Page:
Workplace environments that facilitate employees' healthy lifestyle choices have been shown to help reduce absenteeism, increase productivity, improve employee recruiting and retention, reduce health care costs and improve employee satisfaction. To improve employee health and relieve the burden of rising health care costs, The Duke Endowment in 1996 launched a four-year, $5.7 million effort to encourage hospitals to promote preventative strategies in the workplace.
Beginning in the mid-1990s, the rising cost of health care put economic pressure on businesses in the Carolinas. The lack of workplace support for good practices such as healthy eating, exercise and weight control, combined with a general tolerance for tobacco and environmental pollutants, led to increased risk factors for workers. At the time, only a few hospitals had fledgling wellness programs for employees.
The Duke Endowment saw workplace wellness programs as a unique opportunity for hospitals to improve the health of people in their communities and strengthen ties with local employers. The Endowment felt that such programs could help area businesses cut health care costs for the workforce, reduce absenteeism and turnover, and improve morale and productivity.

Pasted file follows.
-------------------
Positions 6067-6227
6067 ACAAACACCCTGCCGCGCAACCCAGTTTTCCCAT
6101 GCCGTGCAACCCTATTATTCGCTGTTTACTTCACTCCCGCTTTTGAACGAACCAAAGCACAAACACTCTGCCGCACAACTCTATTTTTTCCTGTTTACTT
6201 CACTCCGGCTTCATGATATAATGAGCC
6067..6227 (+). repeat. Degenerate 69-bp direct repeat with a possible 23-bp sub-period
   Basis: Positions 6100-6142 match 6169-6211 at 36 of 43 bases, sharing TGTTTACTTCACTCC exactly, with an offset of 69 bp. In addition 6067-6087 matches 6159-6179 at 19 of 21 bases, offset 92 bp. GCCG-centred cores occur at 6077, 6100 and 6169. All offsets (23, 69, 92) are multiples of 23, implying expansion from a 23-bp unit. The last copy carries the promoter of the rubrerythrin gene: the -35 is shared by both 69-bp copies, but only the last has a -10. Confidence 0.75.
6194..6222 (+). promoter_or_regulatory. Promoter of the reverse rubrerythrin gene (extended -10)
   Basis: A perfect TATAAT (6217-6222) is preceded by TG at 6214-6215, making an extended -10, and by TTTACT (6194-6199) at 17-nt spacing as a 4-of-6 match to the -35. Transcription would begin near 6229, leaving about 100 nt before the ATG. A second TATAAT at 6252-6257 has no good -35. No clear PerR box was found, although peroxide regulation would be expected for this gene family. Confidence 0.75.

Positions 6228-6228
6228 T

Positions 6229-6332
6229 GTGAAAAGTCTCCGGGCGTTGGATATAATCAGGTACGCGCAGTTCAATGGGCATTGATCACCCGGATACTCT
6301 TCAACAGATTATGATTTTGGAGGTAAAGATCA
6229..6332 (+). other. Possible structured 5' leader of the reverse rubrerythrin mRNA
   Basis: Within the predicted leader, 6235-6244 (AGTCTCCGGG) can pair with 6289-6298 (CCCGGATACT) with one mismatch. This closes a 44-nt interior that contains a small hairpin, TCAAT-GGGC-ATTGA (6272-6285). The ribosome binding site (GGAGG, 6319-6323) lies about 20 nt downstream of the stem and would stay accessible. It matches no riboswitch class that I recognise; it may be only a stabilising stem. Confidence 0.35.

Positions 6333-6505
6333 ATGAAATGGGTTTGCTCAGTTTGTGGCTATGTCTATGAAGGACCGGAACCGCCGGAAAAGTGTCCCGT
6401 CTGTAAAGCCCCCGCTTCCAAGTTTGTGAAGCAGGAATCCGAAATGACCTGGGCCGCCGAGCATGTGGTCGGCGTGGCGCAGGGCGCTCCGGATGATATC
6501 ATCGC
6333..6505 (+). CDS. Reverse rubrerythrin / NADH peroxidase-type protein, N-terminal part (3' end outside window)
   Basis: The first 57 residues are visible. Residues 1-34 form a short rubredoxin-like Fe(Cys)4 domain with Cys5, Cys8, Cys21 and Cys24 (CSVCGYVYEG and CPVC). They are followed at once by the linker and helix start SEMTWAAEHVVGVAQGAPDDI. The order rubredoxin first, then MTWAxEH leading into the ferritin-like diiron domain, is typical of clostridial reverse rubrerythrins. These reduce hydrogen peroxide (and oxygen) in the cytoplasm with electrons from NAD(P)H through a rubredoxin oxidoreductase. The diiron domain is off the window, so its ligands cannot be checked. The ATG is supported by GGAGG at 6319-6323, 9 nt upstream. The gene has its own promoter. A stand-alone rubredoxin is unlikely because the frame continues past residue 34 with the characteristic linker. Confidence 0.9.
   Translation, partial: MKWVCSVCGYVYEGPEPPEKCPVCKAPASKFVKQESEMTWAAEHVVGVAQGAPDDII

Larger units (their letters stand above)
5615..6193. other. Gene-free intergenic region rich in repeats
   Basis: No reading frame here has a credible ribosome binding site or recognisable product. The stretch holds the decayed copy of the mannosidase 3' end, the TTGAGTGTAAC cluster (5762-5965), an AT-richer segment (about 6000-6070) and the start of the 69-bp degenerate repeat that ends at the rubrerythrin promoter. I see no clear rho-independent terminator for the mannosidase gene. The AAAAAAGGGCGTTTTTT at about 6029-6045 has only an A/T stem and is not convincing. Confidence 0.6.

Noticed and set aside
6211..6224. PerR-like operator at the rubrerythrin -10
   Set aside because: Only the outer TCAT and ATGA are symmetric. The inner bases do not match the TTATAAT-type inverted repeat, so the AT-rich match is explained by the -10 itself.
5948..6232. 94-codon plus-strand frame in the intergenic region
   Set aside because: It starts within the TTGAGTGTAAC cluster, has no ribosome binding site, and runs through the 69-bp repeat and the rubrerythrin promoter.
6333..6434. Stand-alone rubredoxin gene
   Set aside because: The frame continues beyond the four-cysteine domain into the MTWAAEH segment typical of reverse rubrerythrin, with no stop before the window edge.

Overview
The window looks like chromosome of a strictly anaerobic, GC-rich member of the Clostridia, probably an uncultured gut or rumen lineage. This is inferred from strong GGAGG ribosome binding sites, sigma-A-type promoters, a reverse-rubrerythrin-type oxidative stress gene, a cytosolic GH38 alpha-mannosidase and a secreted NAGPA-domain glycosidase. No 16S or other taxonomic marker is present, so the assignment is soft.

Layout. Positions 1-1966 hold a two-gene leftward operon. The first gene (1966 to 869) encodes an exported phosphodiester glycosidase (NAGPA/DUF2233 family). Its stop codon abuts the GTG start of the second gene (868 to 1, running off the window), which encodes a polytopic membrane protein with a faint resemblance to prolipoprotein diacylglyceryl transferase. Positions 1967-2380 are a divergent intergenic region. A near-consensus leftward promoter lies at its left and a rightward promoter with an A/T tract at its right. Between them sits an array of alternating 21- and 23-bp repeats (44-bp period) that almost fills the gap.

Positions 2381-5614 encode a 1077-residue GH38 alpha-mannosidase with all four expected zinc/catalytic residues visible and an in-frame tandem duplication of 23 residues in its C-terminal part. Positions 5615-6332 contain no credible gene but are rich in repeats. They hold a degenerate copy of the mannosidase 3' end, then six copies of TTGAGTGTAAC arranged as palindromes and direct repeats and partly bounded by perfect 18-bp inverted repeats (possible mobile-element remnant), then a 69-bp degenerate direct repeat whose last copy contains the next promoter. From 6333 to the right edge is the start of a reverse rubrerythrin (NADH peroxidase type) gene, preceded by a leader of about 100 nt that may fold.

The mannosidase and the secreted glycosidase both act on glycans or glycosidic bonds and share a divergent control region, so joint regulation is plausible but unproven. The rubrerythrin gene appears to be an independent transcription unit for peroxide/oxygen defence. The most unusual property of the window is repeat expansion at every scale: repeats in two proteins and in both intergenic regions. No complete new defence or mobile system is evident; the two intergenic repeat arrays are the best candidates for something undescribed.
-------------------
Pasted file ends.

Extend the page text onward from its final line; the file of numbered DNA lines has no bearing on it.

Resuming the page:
In 1996, the Endowment began awarding grants to help hospitals develop and replicate workplace wellness programs. By offering fitness plans, nutritional education and health risk screenings to workers, the programs targeted preventable, underlying causes of common illnesses.
See participating sites in North Carolina and South Carolina.